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Old 07-22-2017, 12:30 PM
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Red face Planning for cap gains + recapture

For planning purposes, let's say in 2017 I sell a rental property that has 100k of depreciation recapture and 200k of capital gains. If my taxable income during the year of sale is $0, would the sale be subject to 0% rates for both recapture or cap gains? Does AMT kick in for sale of rental property?



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Old 07-23-2017, 02:36 AM
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Originally Posted by taxplan2025 View Post
For planning purposes, let's say in 2017 I sell a rental property that has 100k of depreciation recapture and 200k of capital gains. If my taxable income during the year of sale is $0, would the sale be subject to 0% rates for both recapture or cap gains? Does AMT kick in for sale of rental property?
For planning purposes, let's say in 2017 I sell a rental property that has 100k of depreciation recapture and 200k of capital gains. If my taxable income during the year of sale is $0, would the sale be subject to 0% rates for both recapture or cap gains?======>no the ltcg of $200K will increase your AGI/Taxable income and your tax rate; and also you need to pay 25% of tax on the unrecaptured sec 1250 depreciation on your return and the other remaining $5100K will be treated as LTCG sec 1231. Taxpayers in the 10 and 15 percent tax brackets pay no tax on long-term gains on most assets; taxpayers in the 25-, 28-, 33-, or 35- percent income tax brackets face a 15 percent rate on long-term capital gains. For those in the top 39.6 percent bracket for ordinary income, the rate is 20 percent. Short-term capital gains are taxed at the same rate as ordinary income.

Does AMT kick in for sale of rental property?====>it depends; Property taxes paid on rental or investment property are allowed in full both for Regular Tax purposes as well as for the Alternative Minimum Tax.however, Several different AMT issues can arise on the sale of rental/investment property. One is that your gain or loss may be different for the AMT than it is for Regular Tax purposes. This would be caused if different depreciation methods were used. For example, if the personal property was depreciated using an accelerated method for Regular Tax purposes, then the basis in that property when calculating gain or loss on sale would be different because the straight-line method had to be used for Alternative Minimum Tax purposes



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Old 07-23-2017, 12:14 PM
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Originally Posted by Wnhough View Post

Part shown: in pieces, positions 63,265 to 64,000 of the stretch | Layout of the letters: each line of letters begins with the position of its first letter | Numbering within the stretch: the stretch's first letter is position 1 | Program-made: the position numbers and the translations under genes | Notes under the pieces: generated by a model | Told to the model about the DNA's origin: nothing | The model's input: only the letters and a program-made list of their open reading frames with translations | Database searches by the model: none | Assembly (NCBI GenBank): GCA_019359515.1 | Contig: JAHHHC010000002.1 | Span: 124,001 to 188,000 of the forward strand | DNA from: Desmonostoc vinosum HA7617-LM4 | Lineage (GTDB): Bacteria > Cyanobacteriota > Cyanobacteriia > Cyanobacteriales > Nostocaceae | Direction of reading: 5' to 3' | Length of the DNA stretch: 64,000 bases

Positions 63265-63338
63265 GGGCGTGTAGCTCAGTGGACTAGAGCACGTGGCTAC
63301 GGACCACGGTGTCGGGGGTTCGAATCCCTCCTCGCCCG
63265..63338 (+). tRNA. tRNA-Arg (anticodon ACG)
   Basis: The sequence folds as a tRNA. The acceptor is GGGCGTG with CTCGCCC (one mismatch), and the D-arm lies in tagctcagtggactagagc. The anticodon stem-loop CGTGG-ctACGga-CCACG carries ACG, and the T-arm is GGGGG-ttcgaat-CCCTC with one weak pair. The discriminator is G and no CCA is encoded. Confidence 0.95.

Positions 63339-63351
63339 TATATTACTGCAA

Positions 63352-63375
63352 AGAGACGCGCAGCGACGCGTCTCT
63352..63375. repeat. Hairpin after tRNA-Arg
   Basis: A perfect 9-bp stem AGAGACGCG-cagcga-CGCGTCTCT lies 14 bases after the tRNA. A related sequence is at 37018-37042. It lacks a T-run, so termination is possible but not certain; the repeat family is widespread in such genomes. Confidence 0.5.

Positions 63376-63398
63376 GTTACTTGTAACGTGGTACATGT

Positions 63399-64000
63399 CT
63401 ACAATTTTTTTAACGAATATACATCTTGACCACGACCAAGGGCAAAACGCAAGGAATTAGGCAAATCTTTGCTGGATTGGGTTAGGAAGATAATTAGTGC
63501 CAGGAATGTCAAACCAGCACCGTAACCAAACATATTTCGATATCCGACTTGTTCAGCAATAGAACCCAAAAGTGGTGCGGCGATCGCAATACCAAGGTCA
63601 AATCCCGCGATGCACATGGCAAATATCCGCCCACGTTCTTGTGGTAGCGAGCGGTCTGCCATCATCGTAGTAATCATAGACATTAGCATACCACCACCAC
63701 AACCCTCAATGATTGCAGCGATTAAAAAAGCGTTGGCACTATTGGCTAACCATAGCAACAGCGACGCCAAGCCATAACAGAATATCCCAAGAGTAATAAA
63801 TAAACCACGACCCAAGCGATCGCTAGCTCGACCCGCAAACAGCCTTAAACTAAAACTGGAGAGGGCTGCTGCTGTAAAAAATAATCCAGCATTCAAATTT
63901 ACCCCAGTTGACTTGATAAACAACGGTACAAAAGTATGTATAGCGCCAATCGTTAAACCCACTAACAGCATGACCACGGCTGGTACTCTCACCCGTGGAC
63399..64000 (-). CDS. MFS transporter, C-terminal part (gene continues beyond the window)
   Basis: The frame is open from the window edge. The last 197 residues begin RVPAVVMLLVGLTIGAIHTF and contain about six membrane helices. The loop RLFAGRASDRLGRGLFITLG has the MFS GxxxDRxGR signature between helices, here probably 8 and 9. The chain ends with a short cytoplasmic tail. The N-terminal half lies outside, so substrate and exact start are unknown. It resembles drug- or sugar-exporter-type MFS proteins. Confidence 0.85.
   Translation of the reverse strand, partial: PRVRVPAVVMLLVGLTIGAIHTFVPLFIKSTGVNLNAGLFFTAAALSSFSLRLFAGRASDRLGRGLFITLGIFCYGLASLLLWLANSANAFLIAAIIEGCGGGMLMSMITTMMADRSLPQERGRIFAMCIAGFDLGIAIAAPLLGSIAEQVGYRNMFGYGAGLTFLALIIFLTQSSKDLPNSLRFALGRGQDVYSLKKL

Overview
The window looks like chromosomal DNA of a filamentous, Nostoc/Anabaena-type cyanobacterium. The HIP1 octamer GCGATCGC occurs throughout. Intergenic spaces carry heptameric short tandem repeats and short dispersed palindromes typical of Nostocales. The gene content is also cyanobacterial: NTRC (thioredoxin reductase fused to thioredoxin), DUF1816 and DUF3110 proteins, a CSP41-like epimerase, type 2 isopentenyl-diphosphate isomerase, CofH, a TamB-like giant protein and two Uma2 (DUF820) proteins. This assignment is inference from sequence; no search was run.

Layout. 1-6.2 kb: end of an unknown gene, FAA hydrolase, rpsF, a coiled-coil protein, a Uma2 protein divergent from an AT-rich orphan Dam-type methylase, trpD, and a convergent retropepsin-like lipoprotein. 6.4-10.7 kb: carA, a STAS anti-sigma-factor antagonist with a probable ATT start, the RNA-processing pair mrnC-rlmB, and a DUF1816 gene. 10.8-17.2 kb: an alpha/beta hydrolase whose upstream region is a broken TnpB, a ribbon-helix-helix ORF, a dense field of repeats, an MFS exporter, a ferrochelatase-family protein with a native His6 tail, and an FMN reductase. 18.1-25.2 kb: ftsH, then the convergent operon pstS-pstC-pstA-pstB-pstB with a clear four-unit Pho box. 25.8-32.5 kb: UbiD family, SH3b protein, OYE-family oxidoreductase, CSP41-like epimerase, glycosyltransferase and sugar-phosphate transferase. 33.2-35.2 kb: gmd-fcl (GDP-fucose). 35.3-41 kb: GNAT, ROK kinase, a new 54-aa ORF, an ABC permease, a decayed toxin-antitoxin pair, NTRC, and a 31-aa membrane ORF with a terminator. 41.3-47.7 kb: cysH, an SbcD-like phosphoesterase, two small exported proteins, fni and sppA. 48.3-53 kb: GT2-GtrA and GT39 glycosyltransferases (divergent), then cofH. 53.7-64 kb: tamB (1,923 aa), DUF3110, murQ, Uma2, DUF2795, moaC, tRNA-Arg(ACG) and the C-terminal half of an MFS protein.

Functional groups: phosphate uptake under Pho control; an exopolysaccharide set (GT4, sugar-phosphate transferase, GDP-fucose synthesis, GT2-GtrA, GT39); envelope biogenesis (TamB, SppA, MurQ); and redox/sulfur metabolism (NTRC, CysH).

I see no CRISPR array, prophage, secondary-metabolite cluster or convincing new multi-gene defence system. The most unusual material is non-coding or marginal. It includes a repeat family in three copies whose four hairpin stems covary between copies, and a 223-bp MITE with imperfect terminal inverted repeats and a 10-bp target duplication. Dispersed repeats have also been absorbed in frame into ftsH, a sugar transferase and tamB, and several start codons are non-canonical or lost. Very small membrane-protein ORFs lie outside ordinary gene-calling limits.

For planning purposes, let's say in 2017 I sell a rental property that has 100k of depreciation recapture and 200k of capital gains. If my taxable income during the year of sale is $0, would the sale be subject to 0% rates for both recapture or cap gains?======>no the ltcg of $200K will increase your AGI/Taxable income and your tax rate; and also you need to pay 25% of tax on the unrecaptured sec 1250 depreciation on your return and the other remaining $5100K will be treated as LTCG sec 1231. Taxpayers in the 10 and 15 percent tax brackets pay no tax on long-term gains on most assets; taxpayers in the 25-, 28-, 33-, or 35- percent income tax brackets face a 15 percent rate on long-term capital gains. For those in the top 39.6 percent bracket for ordinary income, the rate is 20 percent. Short-term capital gains are taxed at the same rate as ordinary income.

Does AMT kick in for sale of rental property?====>it depends; Property taxes paid on rental or investment property are allowed in full both for Regular Tax purposes as well as for the Alternative Minimum Tax.however, Several different AMT issues can arise on the sale of rental/investment property. One is that your gain or loss may be different for the AMT than it is for Regular Tax purposes. This would be caused if different depreciation methods were used. For example, if the personal property was depreciated using an accelerated method for Regular Tax purposes, then the basis in that property when calculating gain or loss on sale would be different because the straight-line method had to be used for Alternative Minimum Tax purposes
Thanks! I wasn't making the connection that cap gains does drive up taxable income, even though that income is subject to special rates. Makes perfect sense if I take a step back and just look at the 1040.



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